Meet Turkish Cargo’s Far East vice president Tarik Parlak

In this Q&A, Tarik gives us an overview of Turkish Airlines' far east operations, as well as recent developments from the top air cargo brand.

Air & Cargo Services air cargo Air Cargo Asia air cargo freight Air Forwarding air freight Air Freight Asia Air Freight Logistics air freighter air freighting Air Logistics Asia Air Shipping Asia airlines cargo airways cargo asia cargo news cargo aviation Europe to Asia routes exclusive interview Tarik Parlak Turkish Cargo

Turkish Cargo’s operations made a significant contribution to the company’s overall revenue and profit last year and in the Far East region, the team recorded a remarkable 1 billion in revenue..

The flag carrier is certainly in the top 5 combination airlines that are thriving with cargo, operating 21 online stations and connecting services via the Istanbul air hub. Data released by IATA saw Turkish achieve the biggest growth ratio amongst the top 25 air cargo carriers with 5.7 percent market share in June 2021, moving from sixth to third place for the month versus last year.

In an interview, Payload Asia listens to Tarik Parlak, cargo sales vice president for Far East at Turkish Cargo, as he walks us through his new role, key learnings, as well as the challenges and opportunities of operating in a new region.

Can you tell us more about Turkish Cargo’s operations in the Far East? What would you say would be unique in this market, particularly Asia Pacific?

In the far east, we altered our organizational structure in the region this year in order to ensure a smooth and steady work process. Subregion directors are appointed to China & Central Asia, North-East Asia, and South East Asia respectively to manage the communication across their countries instead of directly reporting to the Regional Office. Experienced operation managers are assigned to the major stations like Shanghai, Guangzhou, and Hong Kong to ensure operation consistency. Benefitting from the strong export demand, we delivered special cargo by our fruitful experience from food and aid materials to medicine, masks, and medical equipment worldwide, maintaining business relentlessly during this pandemic period, in order not to disrupt the global pharmaceutical supply chain.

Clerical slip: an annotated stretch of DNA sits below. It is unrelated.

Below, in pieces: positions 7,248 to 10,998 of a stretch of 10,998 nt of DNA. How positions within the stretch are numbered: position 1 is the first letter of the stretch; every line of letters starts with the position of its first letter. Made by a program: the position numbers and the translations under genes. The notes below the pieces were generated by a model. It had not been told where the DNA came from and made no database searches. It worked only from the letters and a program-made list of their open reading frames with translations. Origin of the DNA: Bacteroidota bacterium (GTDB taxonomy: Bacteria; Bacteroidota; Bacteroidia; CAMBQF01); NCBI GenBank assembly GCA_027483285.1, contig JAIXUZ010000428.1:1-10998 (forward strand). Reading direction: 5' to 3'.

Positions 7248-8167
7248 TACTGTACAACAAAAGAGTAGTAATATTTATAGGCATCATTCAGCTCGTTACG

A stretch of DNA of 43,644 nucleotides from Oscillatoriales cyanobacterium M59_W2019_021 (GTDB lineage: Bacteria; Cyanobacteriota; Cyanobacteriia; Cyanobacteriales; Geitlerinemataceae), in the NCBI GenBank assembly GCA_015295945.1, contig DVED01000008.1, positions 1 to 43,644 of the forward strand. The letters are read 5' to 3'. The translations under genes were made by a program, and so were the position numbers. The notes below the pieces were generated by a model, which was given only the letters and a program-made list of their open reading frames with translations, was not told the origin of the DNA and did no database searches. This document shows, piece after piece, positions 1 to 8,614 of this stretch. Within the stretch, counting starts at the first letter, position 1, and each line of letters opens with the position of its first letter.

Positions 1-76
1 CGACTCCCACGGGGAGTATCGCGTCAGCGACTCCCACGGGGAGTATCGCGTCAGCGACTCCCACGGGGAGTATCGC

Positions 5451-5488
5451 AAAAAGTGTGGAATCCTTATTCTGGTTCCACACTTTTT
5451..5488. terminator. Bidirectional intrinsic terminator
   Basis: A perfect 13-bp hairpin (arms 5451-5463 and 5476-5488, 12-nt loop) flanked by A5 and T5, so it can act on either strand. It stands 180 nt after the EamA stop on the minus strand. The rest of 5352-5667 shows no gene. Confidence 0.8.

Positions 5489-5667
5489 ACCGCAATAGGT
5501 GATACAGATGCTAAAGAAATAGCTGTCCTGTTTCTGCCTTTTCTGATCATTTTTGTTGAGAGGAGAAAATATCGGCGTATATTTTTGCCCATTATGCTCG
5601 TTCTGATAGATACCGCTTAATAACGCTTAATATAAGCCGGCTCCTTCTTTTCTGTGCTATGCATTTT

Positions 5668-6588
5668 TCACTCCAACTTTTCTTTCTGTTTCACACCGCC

We knew that an efficient, quality service along with a high operation capability could lead to customer satisfaction. Our on-going digitalization of our systems, Turkish Cargo Chatbot (Cargy) was launched early this year, offering customers an easy way to get instant shipment details 24/7, including AWB status, tariff, station capability through the exclusive WhatsApp account.

You were previously handling western and southern Europe as VP for cargo sales, and prior to that you were overseeing the Africa region. What are the key learnings and best practices that you will be bringing to your new team, and what are your expectations?

I have over 15-years logistics experience involving sales, marketing, business development, logistics and supply chain related areas. I joined Turkish Airlines in 2010, stayed in Africa as the Cargo Director and later was appointed to Germany for 7 years with the post of Cargo Vice President for Western and Southern Europe Region. It is absolutely a new challenge for me, as this Region is totally different from the areas I participated in before, especially on the culture, business model, and customer relationship. I believe there are a lot of business opportunities in Asia Pacific as it is the biggest export region in the world with China, Vietnam, Japan and Korea.

We have 21 online stations now in our region, providing air cargo services via our strategic location hub Istanbul to connect the world. Although the overall market environment was unstable last year, thanks to all the hard work from our colleagues, our region recorded a remarkable revenue of 1 billion in 2020.